Celebrating 100 years
One hundred years of happy living was celebrated by Sister Mary Winefride Blake, a Mercy Sister at Villa Joseph, Upper Hutt on her birthday on 8 March. Sister Winefride is pictured above with Father Maurice Carmody after her investiture with a Benerementi Medal in 2006.
A long time Wellingtonian, Sister Winefride comes from a very musical family who all sang together regularly. She entered religious life in 1933 and is well known and loved by many people who have been taught singing by her ever since she began teaching bel canto style voice production in 1934 at St Mary’s Convent, Thorndon. Amongst her pupils have been Andrea Creighton, Suzanne Green, Val Sinclair and Rosaleen Hickmott. Even now, in retirement, she continues to teach a few pupils.
Probably the most memorable group Sister Winefride tutored was the St Mary’s College Schola. From 1953 until 1992 this group of 24 college girls, aged 14 – 17, were taught skilfully to sing in beautiful harmonies. Such was the demand for their singing that they were busy almost every Saturday singing at weddings. They also sang on church and state occasions, at public concerts, in competitions and with other groups. “If you were chosen for the Schola, you were privileged to be working with a top teacher and life was never dull,” said one Schola girl.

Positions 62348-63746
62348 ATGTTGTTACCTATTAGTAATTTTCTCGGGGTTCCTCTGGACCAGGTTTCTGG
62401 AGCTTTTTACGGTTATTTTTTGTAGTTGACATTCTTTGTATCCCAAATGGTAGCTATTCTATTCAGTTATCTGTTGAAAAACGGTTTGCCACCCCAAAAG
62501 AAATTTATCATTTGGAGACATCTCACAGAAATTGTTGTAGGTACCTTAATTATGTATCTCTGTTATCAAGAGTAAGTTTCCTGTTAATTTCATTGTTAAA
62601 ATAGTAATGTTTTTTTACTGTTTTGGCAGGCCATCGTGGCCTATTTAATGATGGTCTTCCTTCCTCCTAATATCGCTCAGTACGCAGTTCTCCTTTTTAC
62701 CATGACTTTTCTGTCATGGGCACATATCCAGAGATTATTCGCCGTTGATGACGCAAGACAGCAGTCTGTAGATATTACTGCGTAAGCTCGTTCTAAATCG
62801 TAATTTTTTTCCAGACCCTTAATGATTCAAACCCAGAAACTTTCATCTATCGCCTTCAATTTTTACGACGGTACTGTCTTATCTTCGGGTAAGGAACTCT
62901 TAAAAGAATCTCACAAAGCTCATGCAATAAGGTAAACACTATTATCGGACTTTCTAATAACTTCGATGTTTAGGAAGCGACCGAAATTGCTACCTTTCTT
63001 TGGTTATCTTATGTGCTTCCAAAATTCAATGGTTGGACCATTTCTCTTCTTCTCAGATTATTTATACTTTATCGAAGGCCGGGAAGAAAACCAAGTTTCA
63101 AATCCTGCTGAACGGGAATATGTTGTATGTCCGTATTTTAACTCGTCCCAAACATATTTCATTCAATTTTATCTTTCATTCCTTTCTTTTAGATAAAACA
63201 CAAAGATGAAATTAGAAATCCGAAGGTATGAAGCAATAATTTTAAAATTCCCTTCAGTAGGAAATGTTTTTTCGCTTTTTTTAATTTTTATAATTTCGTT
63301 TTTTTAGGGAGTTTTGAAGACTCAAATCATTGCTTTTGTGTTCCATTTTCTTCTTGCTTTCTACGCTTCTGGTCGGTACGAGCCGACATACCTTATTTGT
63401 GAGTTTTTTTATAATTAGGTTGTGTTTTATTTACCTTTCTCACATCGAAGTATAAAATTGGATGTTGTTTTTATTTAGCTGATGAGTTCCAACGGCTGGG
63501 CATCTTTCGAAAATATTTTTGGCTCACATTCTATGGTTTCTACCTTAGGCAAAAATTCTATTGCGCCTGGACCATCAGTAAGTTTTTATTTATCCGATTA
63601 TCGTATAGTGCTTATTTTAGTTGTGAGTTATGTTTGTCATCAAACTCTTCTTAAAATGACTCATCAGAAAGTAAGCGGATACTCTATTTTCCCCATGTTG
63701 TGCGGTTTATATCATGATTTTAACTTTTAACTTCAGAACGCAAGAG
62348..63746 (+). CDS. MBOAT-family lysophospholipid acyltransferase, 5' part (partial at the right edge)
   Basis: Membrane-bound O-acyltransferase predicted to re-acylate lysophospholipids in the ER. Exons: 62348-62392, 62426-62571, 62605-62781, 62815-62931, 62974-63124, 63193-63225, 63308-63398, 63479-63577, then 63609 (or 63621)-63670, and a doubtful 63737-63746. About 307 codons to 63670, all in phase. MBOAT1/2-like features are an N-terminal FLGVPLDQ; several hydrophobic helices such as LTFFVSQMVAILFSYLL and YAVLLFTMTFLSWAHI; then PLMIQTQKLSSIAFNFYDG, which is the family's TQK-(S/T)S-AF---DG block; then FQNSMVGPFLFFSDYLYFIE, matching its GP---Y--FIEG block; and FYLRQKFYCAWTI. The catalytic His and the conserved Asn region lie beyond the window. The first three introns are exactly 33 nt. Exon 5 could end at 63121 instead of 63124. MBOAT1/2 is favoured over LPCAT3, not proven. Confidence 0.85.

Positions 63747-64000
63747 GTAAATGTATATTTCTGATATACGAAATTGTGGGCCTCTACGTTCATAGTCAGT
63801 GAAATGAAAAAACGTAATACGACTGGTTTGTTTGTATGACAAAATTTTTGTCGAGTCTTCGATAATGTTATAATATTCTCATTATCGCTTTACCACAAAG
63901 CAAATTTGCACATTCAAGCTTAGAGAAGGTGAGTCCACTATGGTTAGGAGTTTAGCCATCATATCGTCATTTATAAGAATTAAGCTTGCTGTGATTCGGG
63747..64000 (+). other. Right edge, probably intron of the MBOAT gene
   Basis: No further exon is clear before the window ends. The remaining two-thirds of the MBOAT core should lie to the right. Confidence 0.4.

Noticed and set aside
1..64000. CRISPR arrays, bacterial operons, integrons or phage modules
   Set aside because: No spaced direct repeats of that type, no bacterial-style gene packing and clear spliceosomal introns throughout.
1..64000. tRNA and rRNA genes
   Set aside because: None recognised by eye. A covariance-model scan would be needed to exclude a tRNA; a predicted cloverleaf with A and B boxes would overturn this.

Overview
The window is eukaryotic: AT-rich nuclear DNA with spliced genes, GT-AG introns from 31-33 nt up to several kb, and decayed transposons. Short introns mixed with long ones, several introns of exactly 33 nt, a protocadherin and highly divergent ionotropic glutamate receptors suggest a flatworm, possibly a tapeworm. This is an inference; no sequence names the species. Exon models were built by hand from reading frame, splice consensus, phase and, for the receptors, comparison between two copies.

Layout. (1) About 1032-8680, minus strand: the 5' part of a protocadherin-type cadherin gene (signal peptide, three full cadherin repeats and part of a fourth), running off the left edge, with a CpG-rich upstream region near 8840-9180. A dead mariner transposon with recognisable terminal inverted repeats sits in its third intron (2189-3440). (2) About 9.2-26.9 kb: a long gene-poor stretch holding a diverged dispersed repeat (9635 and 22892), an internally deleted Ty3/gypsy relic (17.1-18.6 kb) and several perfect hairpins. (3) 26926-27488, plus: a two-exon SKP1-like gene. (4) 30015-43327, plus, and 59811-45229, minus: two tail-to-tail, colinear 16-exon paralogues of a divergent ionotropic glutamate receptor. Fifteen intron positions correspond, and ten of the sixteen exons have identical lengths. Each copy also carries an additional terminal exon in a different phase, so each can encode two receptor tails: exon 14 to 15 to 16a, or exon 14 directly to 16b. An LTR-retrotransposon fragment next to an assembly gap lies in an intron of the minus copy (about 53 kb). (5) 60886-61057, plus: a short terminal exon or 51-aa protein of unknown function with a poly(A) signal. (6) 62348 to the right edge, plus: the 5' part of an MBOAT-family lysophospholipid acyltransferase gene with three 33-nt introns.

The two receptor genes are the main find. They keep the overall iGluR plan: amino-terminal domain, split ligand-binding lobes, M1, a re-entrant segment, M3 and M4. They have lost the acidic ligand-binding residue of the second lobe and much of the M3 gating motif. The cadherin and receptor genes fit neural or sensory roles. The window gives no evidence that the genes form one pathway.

Each year there was a final college concert in the Wellington Town Hall. Sister used to conduct the girls from behind a screen as in those days sisters were not to be seen taking public credit. In 1961 there was a special Centennial Concert marking the arrival of the Sisters of Mercy in Wellington. At this concert Mr Maxwell Fernie, a Wellington choir director, organist and composer, worked with Sister Winefride especially on the Centennial Ode. Mr Fernie composed the music for the words which Eileen Duggan had created. It was a stunning success from the 5 year olds who began it with their thready voices to the full school, including students from other Mercy Colleges, pouring out the final verse.
At aged one hundred, having seen several popes, many governments and much change in society and Church, one might wonder how life is for Sister. “I have always loved doing what I do, and I am sure that helps. Imagine going through a long life and not enjoying your work,” she says in answer to the query about living so long.
Ad multo annos, Sister Winefride. May you be warmly remembered and richly blessed on this special occasion!
Article by Stephanie Kitching rsm and photograph originally published in Wel-Com.